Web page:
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Holding Court - July 21, 2005
July 21, 2005
In this column, and perhaps in the next, I shall present excerpts from my interviews with Ayn Rand, specifically those dealing with her childhood. This is in response to a number of requests from SOLOists—after I mentioned that I had cut from The Passion of Ayn Rand a considerable amount of material dealing with Rand’s childhood—that I reproduce that material here. I am reproducing some of it, and without interpretation.
Q: What are your very first memories of your childhood?
AR: My first memory is when I was two-and-a-half. I was sitting on a windowsill, Father beside me, and I was looking out into the street at the streetcars, the first streetcars ever in St. Petersburg. I remember the colored lights, yellow and red, and Father explaining what it was.
From the same period, I remember that my second sister had just been born, and she was being diapered and changed. I was looking on in astonishment at the sight of this new baby.
I remember very distinctly moving from that apartment when I was three, and that we had to stay with a cousin while Mother moved. I got into an argument with Mother about a kind of middy blouse that my cousin was wearing, it was the fashion among foreign girls, and I wanted one. But Mother did not approve of us ever dressing in fashion—if everyone wore pink and blue bows, we had to have green ones. And she did not approve of middy blouses, and so she refused to buy me one. We also argued because she would not let me drink tea like the adults; she said I was too young. I remember feeling a defiant resentment, and saying, “Why won’t you let me have what I want? Some day I’ll have it!”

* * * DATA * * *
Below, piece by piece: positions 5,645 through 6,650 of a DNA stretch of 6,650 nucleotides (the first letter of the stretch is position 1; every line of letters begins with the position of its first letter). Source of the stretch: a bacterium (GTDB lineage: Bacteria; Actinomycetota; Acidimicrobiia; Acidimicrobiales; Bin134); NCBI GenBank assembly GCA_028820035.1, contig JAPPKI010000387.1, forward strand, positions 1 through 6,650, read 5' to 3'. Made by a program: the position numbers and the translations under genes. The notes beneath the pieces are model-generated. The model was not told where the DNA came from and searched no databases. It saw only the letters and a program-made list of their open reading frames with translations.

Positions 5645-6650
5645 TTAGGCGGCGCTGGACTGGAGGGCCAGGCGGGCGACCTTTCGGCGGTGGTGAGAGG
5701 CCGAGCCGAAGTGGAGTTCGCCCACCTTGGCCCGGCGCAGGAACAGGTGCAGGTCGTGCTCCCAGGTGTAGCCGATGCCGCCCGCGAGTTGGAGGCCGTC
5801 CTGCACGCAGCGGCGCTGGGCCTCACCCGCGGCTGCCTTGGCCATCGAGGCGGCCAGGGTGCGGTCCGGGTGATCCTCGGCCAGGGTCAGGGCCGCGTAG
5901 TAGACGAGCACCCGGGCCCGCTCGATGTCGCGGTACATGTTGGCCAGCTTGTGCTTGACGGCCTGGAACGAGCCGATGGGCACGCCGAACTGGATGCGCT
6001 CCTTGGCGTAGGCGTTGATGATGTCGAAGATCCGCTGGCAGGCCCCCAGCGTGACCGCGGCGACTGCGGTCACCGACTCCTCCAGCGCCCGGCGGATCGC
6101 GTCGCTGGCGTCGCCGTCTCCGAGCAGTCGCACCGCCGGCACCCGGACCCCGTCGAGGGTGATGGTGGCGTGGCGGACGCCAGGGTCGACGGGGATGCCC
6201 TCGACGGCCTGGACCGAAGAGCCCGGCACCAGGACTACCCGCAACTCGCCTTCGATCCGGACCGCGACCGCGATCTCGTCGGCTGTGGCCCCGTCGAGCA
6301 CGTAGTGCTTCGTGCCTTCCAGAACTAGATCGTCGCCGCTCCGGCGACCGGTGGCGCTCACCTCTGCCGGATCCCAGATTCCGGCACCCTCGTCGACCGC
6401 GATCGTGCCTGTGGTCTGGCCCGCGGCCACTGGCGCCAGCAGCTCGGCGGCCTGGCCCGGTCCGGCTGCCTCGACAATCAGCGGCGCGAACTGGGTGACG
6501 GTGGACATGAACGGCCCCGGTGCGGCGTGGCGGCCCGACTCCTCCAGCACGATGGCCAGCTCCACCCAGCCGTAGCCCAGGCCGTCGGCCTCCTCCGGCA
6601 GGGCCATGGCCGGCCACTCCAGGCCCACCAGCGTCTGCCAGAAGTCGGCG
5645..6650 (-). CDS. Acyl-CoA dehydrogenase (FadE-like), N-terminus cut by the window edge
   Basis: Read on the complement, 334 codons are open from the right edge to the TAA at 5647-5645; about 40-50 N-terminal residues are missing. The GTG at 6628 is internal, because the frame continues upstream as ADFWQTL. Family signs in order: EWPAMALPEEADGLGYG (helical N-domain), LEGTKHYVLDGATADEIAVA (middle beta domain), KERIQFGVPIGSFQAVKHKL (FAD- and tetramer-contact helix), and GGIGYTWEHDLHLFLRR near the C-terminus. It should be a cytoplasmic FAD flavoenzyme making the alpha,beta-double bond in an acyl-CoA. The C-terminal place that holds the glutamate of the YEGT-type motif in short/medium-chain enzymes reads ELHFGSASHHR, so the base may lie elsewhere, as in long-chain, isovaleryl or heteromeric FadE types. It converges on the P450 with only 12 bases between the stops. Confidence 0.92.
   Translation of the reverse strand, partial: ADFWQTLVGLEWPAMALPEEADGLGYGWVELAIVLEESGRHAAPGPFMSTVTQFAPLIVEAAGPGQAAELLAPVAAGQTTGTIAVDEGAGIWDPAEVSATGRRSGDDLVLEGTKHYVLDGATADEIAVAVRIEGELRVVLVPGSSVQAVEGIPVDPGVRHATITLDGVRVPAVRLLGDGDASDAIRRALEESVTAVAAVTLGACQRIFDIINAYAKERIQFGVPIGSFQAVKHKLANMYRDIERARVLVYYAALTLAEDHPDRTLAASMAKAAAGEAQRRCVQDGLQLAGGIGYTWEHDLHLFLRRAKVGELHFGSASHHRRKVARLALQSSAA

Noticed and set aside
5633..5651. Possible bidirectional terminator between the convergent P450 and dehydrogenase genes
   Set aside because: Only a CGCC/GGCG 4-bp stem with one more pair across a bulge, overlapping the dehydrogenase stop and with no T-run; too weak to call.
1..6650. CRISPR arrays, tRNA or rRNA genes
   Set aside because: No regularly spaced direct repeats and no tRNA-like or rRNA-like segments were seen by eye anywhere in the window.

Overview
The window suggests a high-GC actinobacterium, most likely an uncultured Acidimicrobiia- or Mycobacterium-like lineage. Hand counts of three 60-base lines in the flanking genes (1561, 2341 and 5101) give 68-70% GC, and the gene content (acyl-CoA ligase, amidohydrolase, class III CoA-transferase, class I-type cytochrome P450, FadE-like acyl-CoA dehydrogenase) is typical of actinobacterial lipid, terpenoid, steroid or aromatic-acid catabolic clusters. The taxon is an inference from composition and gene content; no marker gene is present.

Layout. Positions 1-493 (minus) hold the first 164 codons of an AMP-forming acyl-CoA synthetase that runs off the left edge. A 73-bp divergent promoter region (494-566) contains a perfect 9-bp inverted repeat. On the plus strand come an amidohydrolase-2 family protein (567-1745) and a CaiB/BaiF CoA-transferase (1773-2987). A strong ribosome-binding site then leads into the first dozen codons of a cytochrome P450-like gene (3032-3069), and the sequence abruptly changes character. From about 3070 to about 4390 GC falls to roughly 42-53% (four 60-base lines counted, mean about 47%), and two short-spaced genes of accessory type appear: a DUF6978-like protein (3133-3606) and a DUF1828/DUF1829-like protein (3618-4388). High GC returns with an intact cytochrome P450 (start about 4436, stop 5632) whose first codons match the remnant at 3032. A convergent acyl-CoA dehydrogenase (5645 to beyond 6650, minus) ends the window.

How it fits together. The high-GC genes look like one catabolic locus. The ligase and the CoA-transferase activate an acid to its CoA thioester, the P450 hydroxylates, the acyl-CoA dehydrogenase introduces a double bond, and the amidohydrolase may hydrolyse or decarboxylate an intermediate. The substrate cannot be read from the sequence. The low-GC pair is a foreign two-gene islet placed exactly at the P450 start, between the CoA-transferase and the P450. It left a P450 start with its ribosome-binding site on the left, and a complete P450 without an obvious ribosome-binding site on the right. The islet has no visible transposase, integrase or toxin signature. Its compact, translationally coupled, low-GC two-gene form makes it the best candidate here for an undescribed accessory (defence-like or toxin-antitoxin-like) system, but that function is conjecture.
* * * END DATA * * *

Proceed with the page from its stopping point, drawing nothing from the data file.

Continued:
Q: Were you an obedient child?
AR: I was quite obedient about anything routine or when it was useless to rebel. I would sometimes throw fits about not wanting to go for a walk, but it was an absolute that I had to. I was passive when it didn’t matter to me, I felt one had to obey, I was only absolutely impossible about something when I cared. I didn’t have to throw big fits, because Mother would give in when it was something I wanted to have or do very much. I was not unmanageable, but Mother considered me a difficult child, I would argue and refuse to do things I was told to do. My middle sister was more obedient; my little sister was more rebellious than I.
Once, Mother bought us some very expensive gymnastic equipment, there were bars to climb, and rings, and a trapeze, and she wanted us to use it constantly. If she insisted, I’d climb up for a moment, then stop, so by attrition she stopped nagging. I just wouldn’t do it.
There was no punishment, no such thing as going without supper or being locked in my room, all the issues would be spur-of-the-moment except for routine ones like going for walks or speaking French.
Q: You once told me, concerning your preoccupation with morality at an early stage, about a significant event that occurred when you were about six years old.